Spinal ultrasound in a “difficult” patient
We have several projects aimed at improving the overall image quality of ultrasound images. The main concept underlying this research is to obtain multiple images of an anatomical region from different points of view and then compound (combine) these images together into a single image that highlights the anatomical features while reducing the level of noise. This is called spatial compounding because the ultrasound beams are swept spatially to achieve different viewpoints. Although the concept of averaging multiple measurements of a signal to reduce noise is well-known in other areas, we were one of the first to perform this technique on 3D ultrasound. The key behind the success of spatial compounding is accurate image alignment, also called image registration.
Currently, we are developing more advanced methods of aligning and combining the multiple images together. In particular, we were the first to introduce non-rigid warping of the images to achieve a more accurate alignment. A better alignment means that small features are not blurred out by the process of combining the images together. In this research, we collaborate with Ultrasonix Medical where they provide access to the internal image processing pipeline in the ultrasound machine. This unique research interface allows us to make changes to the low-level control and processing of the ultrasound signals. It also allows us to implement the techniques directly on the ultrasound machine for live demonstrations. This impact of this work is high because tests showed a significant improvement in image quality that can be applied to almost all clinical areas. This work was awarded the Cum Laude award for the best poster presentation at the 2004 Medical Imaging conference, one of the largest conferences in the field of medical imaging.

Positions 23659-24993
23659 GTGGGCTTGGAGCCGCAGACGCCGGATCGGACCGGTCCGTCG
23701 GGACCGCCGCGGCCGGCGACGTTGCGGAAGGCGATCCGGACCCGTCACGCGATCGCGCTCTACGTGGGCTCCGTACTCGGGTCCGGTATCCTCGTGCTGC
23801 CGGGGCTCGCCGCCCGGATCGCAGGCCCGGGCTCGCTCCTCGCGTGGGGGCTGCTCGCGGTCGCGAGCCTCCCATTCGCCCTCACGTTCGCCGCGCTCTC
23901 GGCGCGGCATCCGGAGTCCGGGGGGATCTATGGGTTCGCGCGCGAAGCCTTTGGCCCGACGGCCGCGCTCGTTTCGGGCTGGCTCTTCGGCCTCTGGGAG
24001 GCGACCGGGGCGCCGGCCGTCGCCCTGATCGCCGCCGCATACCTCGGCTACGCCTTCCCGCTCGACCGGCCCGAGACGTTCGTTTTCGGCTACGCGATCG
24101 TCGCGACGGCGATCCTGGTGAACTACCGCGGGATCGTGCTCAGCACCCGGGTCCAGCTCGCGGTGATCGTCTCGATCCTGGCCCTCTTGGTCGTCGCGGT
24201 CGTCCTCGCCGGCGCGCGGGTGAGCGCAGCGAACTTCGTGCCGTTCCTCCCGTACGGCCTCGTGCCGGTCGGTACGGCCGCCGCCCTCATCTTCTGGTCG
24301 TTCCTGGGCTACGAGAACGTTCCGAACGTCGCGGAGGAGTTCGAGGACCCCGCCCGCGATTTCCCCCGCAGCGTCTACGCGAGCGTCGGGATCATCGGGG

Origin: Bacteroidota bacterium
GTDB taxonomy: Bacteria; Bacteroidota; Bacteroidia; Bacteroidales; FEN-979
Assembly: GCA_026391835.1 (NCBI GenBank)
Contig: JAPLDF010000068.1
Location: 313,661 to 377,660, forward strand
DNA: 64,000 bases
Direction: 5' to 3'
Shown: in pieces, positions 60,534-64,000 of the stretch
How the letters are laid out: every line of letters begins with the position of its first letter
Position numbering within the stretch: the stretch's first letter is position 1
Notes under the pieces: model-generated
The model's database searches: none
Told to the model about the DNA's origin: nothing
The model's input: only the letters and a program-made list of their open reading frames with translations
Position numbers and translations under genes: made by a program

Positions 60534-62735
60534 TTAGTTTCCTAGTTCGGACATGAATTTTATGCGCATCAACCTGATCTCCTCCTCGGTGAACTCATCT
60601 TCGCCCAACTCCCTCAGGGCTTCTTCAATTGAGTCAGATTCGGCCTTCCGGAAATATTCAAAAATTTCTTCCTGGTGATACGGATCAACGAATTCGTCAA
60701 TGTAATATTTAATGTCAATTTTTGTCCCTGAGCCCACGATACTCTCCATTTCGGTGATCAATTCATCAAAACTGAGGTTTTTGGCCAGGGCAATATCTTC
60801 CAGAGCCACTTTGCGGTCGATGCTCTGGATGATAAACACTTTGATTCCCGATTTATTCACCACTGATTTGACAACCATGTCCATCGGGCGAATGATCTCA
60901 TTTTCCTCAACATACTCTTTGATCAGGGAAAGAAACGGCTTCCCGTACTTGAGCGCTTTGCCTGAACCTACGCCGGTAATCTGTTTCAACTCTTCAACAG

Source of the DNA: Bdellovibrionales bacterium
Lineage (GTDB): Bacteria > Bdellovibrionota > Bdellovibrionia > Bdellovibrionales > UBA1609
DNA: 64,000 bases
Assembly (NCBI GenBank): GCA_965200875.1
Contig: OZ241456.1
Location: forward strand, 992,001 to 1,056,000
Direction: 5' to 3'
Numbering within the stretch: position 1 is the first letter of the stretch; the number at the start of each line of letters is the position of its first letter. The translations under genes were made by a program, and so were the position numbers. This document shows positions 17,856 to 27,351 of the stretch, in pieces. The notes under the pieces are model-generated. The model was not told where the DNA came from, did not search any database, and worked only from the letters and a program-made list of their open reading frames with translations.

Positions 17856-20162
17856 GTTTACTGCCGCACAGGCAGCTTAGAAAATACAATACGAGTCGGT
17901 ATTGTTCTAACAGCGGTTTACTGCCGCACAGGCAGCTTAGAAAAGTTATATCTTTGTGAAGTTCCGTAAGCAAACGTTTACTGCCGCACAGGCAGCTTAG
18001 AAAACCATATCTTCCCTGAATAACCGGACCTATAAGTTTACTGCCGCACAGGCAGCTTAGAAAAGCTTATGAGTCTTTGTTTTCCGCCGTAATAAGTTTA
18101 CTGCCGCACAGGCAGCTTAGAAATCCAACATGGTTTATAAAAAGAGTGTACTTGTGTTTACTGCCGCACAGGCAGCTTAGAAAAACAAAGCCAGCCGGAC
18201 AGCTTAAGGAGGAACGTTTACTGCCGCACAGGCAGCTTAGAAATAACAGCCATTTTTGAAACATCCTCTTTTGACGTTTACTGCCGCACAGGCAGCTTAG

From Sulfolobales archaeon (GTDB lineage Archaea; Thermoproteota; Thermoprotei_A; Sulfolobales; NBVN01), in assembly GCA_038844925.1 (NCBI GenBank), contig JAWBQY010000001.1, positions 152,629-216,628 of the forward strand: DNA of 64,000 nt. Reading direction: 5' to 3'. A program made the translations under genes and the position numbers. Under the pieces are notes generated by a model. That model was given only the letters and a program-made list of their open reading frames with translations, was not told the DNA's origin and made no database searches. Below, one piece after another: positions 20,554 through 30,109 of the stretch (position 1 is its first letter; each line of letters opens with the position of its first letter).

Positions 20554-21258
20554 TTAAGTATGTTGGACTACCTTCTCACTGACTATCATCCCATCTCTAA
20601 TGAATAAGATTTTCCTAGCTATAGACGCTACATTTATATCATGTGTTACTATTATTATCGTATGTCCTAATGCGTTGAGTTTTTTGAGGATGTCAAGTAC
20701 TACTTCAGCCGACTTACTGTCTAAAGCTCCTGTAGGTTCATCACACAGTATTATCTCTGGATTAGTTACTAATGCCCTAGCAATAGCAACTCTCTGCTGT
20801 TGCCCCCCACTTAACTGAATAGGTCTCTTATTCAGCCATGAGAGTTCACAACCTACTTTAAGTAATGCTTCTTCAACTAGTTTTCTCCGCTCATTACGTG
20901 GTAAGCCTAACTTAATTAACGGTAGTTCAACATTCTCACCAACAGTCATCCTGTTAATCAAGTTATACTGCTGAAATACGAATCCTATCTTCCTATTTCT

This work continues to be expanded, and recent work has shown it can be specialized for improving epidural needle insertions and visibility of biopsy needles. The key behind the most recent extensions of this work is the concept of “adaptive imaging” where the image quality can be optimized frame-by-frame through high speed computations of alignment and data compounding.
We have recently been awarded an Innovation and Commercialization Strategic Development Grant by the BC Innovation council to extend the concept of 3D spatial compounding and image alignment with optical images of the eye. That grant is in collaboration with Peking University who provide expertise on laser optics.